Thursday, May 08, 2008

A candle in the Dark – review

Directed by: Richard Poche

Release date: 2002

Contains spoilers

This is a tough one to review being a short film (35 minutes) and of an obviously low budget. It is the sort of thing I’d like to have stumbled across as a freebie as it would have received an ‘honourable mention’ but as it is commercially available (I have it in the ‘Decrepit Crypt of Nightmares’ set), I am forced to review it. In comparison to some other films of this budget/quality it does have something going for it. It also has a lot of minus points – not least of all the lighting, which is poor throughout.

We start of in a police cell and a man, we later discover to be Luke (Cliff Poche), is being interviewed about a series of disappearances/murders on the college campus. He talks about the murder of Wendy (Shelby Barendrick), one of the first to go. We hear his explanation as we see her plight inter-cut. He says that *they* sense fear, that *they* can be hurt by conventional means but it takes longer – if a single bullet would drop a human then it might need seven to deal with one of *them*.

The story then concentrates on Sarah (Kirstin McLaughlin), a college student who is with her friend Allison (Kirsten Finkas). Sarah is moving to college and Allison is helping with the move. We note that Allison’s concerns are with the normal things in life – boyfriend trouble at this point – but Sarah seems distracted by maudlin thoughts.

In the house we see Sarah put a cross up as she gets her gear unpacked and then the two girls hear the news and the reports of the murder of Wendy – someone Sarah knew. Suddenly the lights go out – Sarah has been warned about rolling blackouts – but the door handle starts to turn. There is some panic, thoughts of calling the cops and then a woman comes in and introduces herself as Lilith (Alexandra Ackerman), Sarah’s roommate.

The two girls seem very different; Lilith seems a little Goth and does not have too much compassion for what happened to Wendy. Sarah is religious, regularly going to a bible group and concerned that Lilith wears clothing of too sluttish a style (they looked rather conservative to me). The cross from Sarah’s room vanishes and she accuses Lilith of removing it. When Lilith goes out she searches for the cross in Lilith’s room but does not find it. She does find pictures of herself and all her friends. Lilith seems sensitive to sunlight and Sarah recognises a lighter in Lilith’s possession belonged to a security guard named Frank (Joe Costales), who has been murdered.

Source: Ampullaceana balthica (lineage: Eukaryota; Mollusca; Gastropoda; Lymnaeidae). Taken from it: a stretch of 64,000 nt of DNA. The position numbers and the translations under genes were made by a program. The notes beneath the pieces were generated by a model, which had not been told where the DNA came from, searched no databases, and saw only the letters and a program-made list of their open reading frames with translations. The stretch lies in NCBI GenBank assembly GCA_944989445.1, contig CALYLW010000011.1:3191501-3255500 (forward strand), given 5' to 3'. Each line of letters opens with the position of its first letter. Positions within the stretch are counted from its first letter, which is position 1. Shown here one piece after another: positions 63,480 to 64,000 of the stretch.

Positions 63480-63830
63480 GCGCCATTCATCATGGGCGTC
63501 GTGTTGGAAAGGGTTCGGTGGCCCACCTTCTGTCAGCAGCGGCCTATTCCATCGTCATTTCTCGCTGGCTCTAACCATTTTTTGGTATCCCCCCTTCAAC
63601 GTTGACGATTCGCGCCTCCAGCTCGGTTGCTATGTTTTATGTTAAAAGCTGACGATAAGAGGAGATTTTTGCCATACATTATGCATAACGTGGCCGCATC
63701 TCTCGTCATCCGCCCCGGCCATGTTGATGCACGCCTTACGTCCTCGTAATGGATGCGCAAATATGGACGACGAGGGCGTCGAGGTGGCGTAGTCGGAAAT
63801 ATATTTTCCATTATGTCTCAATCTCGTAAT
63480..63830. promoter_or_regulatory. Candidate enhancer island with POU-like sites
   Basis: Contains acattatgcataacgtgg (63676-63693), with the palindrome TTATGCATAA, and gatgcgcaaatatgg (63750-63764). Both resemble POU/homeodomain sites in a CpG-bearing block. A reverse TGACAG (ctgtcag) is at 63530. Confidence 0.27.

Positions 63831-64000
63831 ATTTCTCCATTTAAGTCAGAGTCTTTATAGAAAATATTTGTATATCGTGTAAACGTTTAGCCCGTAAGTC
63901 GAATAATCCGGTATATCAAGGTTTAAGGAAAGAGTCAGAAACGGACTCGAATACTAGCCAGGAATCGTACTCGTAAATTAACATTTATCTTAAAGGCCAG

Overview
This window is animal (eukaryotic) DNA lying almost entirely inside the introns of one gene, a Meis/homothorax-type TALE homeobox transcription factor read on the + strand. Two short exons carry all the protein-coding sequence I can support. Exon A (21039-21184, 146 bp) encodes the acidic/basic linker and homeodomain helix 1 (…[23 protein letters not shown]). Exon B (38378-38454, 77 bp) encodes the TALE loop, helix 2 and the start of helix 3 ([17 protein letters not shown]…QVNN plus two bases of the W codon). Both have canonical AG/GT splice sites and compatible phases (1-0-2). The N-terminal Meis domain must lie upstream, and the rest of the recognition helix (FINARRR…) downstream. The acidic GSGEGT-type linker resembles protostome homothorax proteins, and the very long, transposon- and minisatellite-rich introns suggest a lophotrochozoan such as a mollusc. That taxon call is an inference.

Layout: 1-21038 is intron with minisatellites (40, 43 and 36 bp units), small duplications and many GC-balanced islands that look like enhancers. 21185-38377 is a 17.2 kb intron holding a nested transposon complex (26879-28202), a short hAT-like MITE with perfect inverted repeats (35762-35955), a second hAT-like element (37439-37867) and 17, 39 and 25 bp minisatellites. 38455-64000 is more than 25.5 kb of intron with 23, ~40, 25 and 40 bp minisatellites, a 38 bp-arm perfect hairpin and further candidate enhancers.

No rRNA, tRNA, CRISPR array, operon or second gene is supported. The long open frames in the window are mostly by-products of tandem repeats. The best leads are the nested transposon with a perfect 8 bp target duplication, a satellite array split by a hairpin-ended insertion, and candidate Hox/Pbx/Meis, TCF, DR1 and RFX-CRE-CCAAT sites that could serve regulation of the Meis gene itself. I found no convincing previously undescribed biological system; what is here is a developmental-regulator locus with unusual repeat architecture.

Sarah dreams. In her dream she is reciting the 23rd psalm. She sees Luke enter into a mausoleum and follows. Eventually she catches up with him and Lilith is with him, Lilith bites his neck. Sarah wakes up screaming and Lilith is stood above her, claiming she heard the sounds of a bad dream. Later Lilith explains that she isn’t coming home that evening but when Sarah rifles through her room again she finds a note saying ‘stay out of my stuff’.

With another friend murdered, Sarah researches vampires. We see her looking at ‘Salem’s Lot, reading up on Draculea, Báthory and the mythological Lilith. We hear her say that symbols of faith only work if the wielder believes. There is obviously at least one vampire out there; is it Lilith and is she alone?

The film does well, story wise, with what it has but there are some aspects that are just too curtailed due to the running length. There are other aspects that seem muddled and unexplained, plus I noticed at least one dialogue continuity error. This error was minor, in the grand scheme of things, but noticeable and thus sloppy.

The acting is actually quite alright for what the film is. There is a large amount of dialogue – it is very talky in places, and it feels fairly natural. It is not the best I have ever seen, by a long shot, but given the inexperienced level of cast and crew any issues are forgivable. ‘Enthusiastic amateurs’ was the phrase that sprang to mind.

The film does play with expectations, in the finale, but it is too short to really explore that aspect in as much depth as I would have liked. All in all it isn’t too bad an effort compared to many of the straight to video efforts; however it isn’t great cinema either – not by a very long shot. A crash course in lighting is definitely needed and the sound mix is off with soundtrack overpowering dialogue in places. Some of the scene set ups were corny. Free on the net I’d be saying watch it, parting with money for it is another matter.

I vacillated between giving this a score of 2 and a score of 3. 3 felt too high, to be perfectly honest, and yet 2 seemed awfully cruel. In the end I decided to sit on the fence and go for 2.5 out of 10. Interesting but very flawed.

The imdb page is here.

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